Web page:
Art is a paradigmatic, fuzzy category.

That was "Paradigms and Fuzzy Categories."

Thanks for listening. That was podcast number 15. If you wish to hear more cool, exciting and hopefully inspiring stuff about art history and art, come back for more. Also I, Dr Mark Staff Brandl, artist and art historian, am available for live custom Performance-Lectures. In English und auf Deutsch.

I take viewers inside visual art and art history. Entertainingly, yet educationally and aesthetically, I analyze, underline, and discuss the reasons why a work of art is remarkable, or I go through entire eras, or indeed through the entirety of art history, or look at your desired theme through the lens of art history. The lectures often take place with painted background screens and even in my painting-installations. Some recent ones were on the image of Social work in Art History, "Kunstgeschichte in Schnelldurchlauf, Sozialarbeit in der Kunst," the entire history of Postmodernist Art from 1979 through today, and Metaphor(m) in Art History.

You can find or contact me at
www.drgreatart.com/
or find me on Facebook, Twitter, Instagram, all as Dr Great Art.
 

14 June 2017

Dr Great Art, Episode 14: "Th. Emil Homerin"



The newest Dr Great Art podcast. Episode 14: Introducing Th. Emil Homerin. An artecdote about a person: Dr Professor Th. Emil Homerin, an important, inspiring scholar of religion, especially mysticism, especially the Sufis, with significant thoughts concerning art.
http://drgreatart.libsyn.com/episode-14-th-emil-homerin


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Here is the script (NOT a transcript as I change elements while recording).

Dr Great Art Podcast Fourteen 
"Presenting Th. Emil Homerin!"

Hi this is Mark Staff Brandl, with the 14th "Dr Great Art" brief podcast. I hope you enjoy it and come back for each and every one.
Today my Artecdote is about a PERSON. In addition to artists and artworld denizens, I would like to present to my Dr Great Art audience people in other fields who I think are inspiring.

I am starting this with Dr Professor Th. Emil Homerin. That is his full name, he goes by "Emil," and is a close personal friend of mine, but as is usual for such things, I will call him "Homerin" here. I am beginning with Homerin as I feel he is significant, but also because this podcast will be first presented a bit after May 19th, both Homerin's and my birthday. 62 years old this time!

Thomas Emil Homerin is an American scholar of religion, especially mysticism, especially the Sufis: the wonderful Islamic mystical poets. Homerin is one of the most notable scholars of religion alive, I feel, although that will embarrass him. He publishes extensively, including books, essays, articles and entries in major encyclopedias such as Encyclopedia of Islam. Currently, he is Professor of Religion in the Department of Religion & Classics at the University of Rochester, where he teaches courses on Islam, classical Arabic literature, mysticism, and Mt. Hope Cemetery in Rochester. More about that last fun class later. And other of his exciting projects that bear on culture and art.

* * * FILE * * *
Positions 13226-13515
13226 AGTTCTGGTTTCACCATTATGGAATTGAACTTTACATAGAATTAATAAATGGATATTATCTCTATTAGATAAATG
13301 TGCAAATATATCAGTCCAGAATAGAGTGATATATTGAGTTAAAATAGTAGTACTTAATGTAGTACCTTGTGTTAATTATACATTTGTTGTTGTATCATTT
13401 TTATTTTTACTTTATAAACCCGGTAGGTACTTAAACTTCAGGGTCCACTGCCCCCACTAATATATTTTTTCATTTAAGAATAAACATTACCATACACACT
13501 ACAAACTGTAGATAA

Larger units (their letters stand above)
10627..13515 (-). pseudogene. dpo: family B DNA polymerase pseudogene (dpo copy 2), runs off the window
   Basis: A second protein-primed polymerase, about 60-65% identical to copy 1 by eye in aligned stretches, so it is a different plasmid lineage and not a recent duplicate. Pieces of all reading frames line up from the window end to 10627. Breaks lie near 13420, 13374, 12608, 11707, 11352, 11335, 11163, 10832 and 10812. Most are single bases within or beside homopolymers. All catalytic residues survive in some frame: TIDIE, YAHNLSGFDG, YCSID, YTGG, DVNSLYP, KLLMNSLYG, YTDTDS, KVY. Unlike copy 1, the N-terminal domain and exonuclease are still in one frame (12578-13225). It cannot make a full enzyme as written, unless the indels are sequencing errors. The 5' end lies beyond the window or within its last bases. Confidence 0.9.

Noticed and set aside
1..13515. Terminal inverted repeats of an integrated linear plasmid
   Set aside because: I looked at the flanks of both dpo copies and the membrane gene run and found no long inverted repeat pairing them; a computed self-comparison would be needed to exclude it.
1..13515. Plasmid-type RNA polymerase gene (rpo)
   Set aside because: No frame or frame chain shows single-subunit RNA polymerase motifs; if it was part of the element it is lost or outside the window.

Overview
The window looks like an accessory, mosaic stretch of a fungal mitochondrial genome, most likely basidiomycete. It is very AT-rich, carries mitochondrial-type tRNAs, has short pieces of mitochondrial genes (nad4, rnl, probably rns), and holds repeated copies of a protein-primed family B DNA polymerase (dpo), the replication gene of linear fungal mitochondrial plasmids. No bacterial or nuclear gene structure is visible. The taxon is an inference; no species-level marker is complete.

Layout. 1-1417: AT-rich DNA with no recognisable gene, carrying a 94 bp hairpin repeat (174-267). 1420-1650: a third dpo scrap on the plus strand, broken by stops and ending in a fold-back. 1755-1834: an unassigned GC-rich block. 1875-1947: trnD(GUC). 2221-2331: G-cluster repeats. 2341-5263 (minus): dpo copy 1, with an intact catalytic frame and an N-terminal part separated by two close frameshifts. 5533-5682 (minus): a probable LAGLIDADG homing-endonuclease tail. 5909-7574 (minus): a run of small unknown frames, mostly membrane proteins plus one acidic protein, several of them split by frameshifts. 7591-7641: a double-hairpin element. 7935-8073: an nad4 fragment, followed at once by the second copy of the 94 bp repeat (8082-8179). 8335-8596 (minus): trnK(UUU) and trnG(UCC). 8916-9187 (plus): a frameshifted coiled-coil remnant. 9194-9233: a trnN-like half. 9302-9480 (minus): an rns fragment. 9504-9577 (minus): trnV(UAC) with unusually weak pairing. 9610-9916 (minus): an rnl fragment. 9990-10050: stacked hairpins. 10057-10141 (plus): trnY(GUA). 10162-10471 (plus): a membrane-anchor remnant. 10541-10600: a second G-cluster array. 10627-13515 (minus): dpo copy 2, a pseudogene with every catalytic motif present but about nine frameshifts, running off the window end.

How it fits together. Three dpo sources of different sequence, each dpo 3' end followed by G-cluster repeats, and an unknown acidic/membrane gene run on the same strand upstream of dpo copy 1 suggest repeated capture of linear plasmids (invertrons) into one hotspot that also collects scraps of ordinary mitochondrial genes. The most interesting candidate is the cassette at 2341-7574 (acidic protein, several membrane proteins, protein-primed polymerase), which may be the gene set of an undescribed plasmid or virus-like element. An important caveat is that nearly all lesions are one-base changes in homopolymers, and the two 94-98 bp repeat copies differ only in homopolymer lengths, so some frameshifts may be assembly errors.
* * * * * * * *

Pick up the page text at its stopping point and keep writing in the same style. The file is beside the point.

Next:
Thomas Emil Homerin, generally abbreviates his first name to "Th." for publication, something I suggested to him when we were kids, when I discovered it in an old book, so blame me. Th. Is also sometimes used as the abbreviation for the Gospel of Thomas, that doubting apostle, Emil’s namesake. And 'Homerin' is the diminutive for Homer, which can mean a follower of that great poet, just as 'Brandl' is the diminutive for 'conflagration.' I like that Little Big Homer and Little Big Fire.

He is the son of two wonderful humans: Floyd and Miriam Homerin, and brother of John A. Homerin. While growing up in Pekin, Illinois, Homerin attended Douglas Elementary School, Washington Junior High School, and Pekin Community High School. He is a graduate of the University of Illinois at Urbana-Champaign (B.A. '77, M.A. '78), and completed his Ph.D. with honors at the University of Chicago ('87). Homerin married Nora Walter in 1977, and they have two sons, Luke (born 1987), and Elias (born 1991). Nora has been a paediatric oncology nurse, which I think is one of the most difficult yet admirable jobs on Earth.

Homerin and I have a long history of friendship. We met when we were both 10 years old. A fast friendship ensued especially when we learned we were born on the same day, about 10 hours and ten miles apart. May 19, 1955. Over the past 42 years we have collaborated repeatedly on reviews, articles, comics, artworks and other areas that interest us.

A specialist in Arabic literature and Islam, Homerin has lived and worked in Egypt, Morocco, and Turkey. Among his many publications are The Wine of Love & Life: Ibn al-Fârid's al-Khamrîyah and al-Qaysarî’s Quest for Meaning, From Arab Poet to Muslim Saint and his anthology of translations, Ibn al-Fârid: Sufi Verse & Saintly Life published as part of the esteemed Paulist Press series Classics in Western Spirituality. The last of these books features a cover painting by me! Homerin also authored several chapters on Islam in The Religious Foundations of Western Civilization. Further books include the new and very exciting book translating an important female Sufi, ‘Ā’ishah al-Bā’ūnīyah’s Principles of Sufism.